VUG vs. VTI [Vanguard Growth vs. Total Stock Market ETFs]

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VUG vs. VTI [Vanguard Growth vs. Total Stock Market ETFs]

Post by OnBoard » Wed Nov 21, 2018 1:45 am

Have a 25 year horizon to retirement. Looking to invest in taxable account and want advice on VUG vs VTI (/VTSAX).

Thank you.

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Re: VUG vs. VTI

Post by JoMoney » Wed Nov 21, 2018 2:35 am

VTI is Vanguard's Total U.S. Stock Market ETF
VUG is Vanguard's Growth Index ETF

VTI has annual expenses of .04% of assets annually
VUG has annual expenses of .05% of assets annually

VTI has minimal "turnover" and trades very little, about 3% of the funds assets per year
VUG turnover is about 8%, which isn't extremely high, but is relatively higher

VTI will track the performance of the entire US Stock Market.
VUG is essentially half of the market, the other half would be VTV (Vanguard's Value Index).
If you held a portfolio that roughly 50% VUG and 50% VTV you would essentially match the performance of VTI, but the individual pieces will pay more in expenses and have more turnover and taxable transactions because of the trading along the way.
If you picked just one between VUG or VTV there is some chance that one or other other will have higher returns between now and some future period. They might even switch back and forth between which one was leading or lagging depending on what time period you look at.
Nobody knows which one will have better performance going forward, they can make guesses, but nobody knows. We do know that the expenses will be lower on VTI, and it has a balance between VUG and VTV so you can be sure you'll be somewhere in the middle regardless which style, Growth or Value, does better.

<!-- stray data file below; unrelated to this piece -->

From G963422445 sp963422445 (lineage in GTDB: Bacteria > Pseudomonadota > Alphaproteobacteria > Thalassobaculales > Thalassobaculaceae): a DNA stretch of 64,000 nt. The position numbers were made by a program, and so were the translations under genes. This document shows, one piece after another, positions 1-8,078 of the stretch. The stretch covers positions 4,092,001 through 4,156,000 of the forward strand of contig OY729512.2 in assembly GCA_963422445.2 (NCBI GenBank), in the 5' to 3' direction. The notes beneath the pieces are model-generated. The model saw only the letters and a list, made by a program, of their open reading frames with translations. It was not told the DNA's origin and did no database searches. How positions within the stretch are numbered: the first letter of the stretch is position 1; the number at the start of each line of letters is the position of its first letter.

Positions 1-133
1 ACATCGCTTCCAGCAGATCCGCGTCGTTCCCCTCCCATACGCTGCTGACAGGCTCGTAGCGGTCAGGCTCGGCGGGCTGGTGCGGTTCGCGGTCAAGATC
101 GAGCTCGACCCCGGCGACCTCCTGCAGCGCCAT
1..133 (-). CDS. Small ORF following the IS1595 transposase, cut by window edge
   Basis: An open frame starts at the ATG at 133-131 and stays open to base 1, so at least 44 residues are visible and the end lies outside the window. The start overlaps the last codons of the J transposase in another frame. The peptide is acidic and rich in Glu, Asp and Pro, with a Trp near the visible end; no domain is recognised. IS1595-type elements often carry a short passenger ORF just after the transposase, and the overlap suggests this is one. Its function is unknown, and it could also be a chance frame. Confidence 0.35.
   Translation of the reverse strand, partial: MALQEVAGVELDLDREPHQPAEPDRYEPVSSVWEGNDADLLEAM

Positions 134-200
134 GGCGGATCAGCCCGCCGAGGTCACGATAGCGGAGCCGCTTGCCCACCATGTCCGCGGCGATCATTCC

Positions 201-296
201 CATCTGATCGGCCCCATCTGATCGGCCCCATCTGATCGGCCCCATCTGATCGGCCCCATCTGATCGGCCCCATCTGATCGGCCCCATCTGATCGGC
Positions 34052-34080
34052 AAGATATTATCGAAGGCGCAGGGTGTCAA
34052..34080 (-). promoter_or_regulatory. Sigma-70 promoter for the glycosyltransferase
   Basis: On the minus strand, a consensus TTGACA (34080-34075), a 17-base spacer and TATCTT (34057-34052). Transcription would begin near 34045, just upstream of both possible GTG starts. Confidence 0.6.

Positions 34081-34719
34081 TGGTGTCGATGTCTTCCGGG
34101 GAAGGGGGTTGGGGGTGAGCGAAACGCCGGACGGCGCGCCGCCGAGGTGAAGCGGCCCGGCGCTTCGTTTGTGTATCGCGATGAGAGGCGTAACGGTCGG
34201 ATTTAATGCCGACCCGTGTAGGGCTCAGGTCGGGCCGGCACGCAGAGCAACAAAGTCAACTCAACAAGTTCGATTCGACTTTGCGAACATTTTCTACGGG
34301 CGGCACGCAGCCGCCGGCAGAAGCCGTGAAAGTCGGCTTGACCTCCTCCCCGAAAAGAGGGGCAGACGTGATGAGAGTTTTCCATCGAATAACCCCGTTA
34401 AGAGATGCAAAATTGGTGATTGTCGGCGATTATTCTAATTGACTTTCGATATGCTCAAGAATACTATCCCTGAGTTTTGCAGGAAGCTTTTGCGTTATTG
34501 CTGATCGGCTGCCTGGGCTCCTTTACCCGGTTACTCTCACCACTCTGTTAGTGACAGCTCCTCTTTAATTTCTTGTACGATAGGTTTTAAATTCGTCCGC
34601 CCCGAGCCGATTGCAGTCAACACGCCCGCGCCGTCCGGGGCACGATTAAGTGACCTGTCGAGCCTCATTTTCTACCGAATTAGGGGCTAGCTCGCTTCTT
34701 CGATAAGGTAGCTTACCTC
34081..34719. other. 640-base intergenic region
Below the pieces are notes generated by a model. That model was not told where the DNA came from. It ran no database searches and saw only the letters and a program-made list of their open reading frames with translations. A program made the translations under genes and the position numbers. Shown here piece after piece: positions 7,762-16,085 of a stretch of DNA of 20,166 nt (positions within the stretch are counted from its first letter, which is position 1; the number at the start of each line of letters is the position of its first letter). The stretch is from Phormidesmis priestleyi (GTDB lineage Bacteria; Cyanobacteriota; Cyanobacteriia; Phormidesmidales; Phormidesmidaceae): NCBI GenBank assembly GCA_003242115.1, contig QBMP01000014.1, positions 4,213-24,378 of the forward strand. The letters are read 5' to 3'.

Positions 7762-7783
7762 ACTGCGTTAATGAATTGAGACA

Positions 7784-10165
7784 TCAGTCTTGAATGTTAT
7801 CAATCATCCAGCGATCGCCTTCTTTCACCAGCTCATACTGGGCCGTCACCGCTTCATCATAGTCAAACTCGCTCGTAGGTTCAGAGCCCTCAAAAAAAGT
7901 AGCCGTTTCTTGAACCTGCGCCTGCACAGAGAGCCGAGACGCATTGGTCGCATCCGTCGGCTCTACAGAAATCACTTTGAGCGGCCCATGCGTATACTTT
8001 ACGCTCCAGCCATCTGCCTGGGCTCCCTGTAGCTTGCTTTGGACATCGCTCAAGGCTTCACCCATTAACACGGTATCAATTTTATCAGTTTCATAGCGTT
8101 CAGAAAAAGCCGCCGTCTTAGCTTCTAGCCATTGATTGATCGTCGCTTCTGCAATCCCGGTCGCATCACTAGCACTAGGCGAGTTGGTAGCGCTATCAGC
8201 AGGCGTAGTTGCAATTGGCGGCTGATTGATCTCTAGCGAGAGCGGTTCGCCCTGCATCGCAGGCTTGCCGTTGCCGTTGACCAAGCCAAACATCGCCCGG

"To achieve satisfactory investment results is easier than most people realize; to achieve superior results is harder than it looks." - Benjamin Graham

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Re: VUG vs. VTI

Post by grabiner » Wed Nov 21, 2018 10:45 pm

You should not look at your taxable account in isolation. Since you will be spending money from both your taxable and tax-sheltered accounts, they should have a single overall allocation. Thus, if you have a bias towards value stocks in your 401(k), it might make sense to hold a growth fund somewhere else, either in your IRA or in a taxable account. But if you don't have such a bias, it is more natural to hold the whole stock market, which is what VTI does.
Wiki David Grabiner

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Re: VUG vs. VTI

Post by arcticpineapplecorp. » Wed Nov 21, 2018 10:54 pm

look at the differences in style map between



source: ... ture=en-US




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now ask yourself this:

Do you see the difference between the two?
Is one preferable to the other?
Do you want mostly growth? Why?

Would you rather have growth, value and blend so that no matter what does well, you've got that.
"May you live as long as you want and never want as long as you live" -- Irish Blessing | "Invest we must" -- Jack Bogle

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Re: VUG vs. VTI

Post by Random Musings » Wed Nov 21, 2018 11:11 pm

Growth and value stocks cycle back and forth as who has better returns (value has won overall). Same as small vs large cap stocks.

Bring that LCG stocks have done better in the more recent timeframe, the choice of VUG sounds like performance chasing.

For the long run between these two, pick VTI. Besides that, VUG just sounds, well, ugly.

I figure the odds be fifty-fifty I just might have something to say. FZ

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